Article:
Don’t over-correct


    Avoid over-correcting, especially when students are speaking in front of the class. Don’t undermine their confidence by interrupting every single time they make a mistake. Listen to them, and when they finish, thank them for their contribution and point out one or two important mistakes they might have made. You can then remind students that making mistakes is a natural part of learning and that everybody makes mistakes, even the teacher.



    Become a role model for student interest. Deliver your presentations with energy and enthusiasm.  As a display of your motivation, your passion motivates your students. Make the course personal, showing why you are interested in the material.
    Get to know your students. You will be able to better tailor your instruction to the students’ concerns and backgrounds, and your personal interest in them will inspire their personal loyalty to you. Display a strong interest in students’ learning and faith in their abilities.
    Use examples freely. Many students want to be shown why a concept or technique is useful before they want to study it further. Inform students about how your course prepares students for future opportunities.
    Use a variety of student-active teaching activities. These activities directly engage students in the material and give them opportunities to achieve a level of mastery.
    Teach by discovery.  Students find as satisfying as reasoning through a problem and discovering the underlying principle on their own.
    Cooperative learning activities are particularly effective as they also provide positive social pressure.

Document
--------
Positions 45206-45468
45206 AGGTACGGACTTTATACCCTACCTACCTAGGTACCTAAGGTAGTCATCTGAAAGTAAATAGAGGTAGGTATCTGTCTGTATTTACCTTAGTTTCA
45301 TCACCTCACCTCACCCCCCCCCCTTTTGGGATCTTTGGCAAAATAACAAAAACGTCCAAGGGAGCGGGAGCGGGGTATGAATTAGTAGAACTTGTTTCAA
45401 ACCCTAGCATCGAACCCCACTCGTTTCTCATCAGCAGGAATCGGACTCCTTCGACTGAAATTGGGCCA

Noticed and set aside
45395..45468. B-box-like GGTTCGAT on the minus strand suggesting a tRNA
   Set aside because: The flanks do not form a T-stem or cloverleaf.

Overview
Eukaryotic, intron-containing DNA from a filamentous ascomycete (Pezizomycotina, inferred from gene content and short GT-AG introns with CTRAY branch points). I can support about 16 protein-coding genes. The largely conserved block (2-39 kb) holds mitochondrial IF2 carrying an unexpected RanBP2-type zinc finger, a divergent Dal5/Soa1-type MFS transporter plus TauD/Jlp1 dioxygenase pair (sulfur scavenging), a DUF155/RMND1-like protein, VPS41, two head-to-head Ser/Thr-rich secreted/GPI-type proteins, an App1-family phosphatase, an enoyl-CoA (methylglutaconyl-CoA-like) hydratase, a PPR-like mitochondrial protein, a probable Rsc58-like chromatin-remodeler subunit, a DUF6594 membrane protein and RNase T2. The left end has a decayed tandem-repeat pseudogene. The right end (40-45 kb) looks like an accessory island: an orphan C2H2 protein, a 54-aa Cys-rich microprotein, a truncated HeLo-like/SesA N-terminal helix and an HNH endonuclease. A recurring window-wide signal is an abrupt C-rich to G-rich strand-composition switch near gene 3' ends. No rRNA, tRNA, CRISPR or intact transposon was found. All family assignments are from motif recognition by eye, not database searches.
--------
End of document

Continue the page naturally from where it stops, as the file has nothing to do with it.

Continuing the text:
Set realistic performance goals and help students achieve them by encouraging them to set their own reasonable goals. Design assignments that are appropriately challenging in view of the experience and aptitude of the class.
    Place appropriate emphasis on testing and grading. Tests should be a means of showing what students have mastered, not what they have not. Avoid grading on the curve and give everyone the opportunity to achieve the highest standard and grades.
    Be free with praise and constructive criticism. Negative comments should pertain to particular performances, not the performer. Offer nonjudgmental feedback on students’ work, stress opportunities to improve, look for ways to stimulate advancement, and avoid dividing students into sheep and goats.
    Give students as much control over their own education as possible. Let students choose paper and project topics that interest them. Assess them in a variety of ways (tests, papers, projects, presentations, etc.) to give students more control over how they show their understanding to you. Give students options for how these assignments are weighted.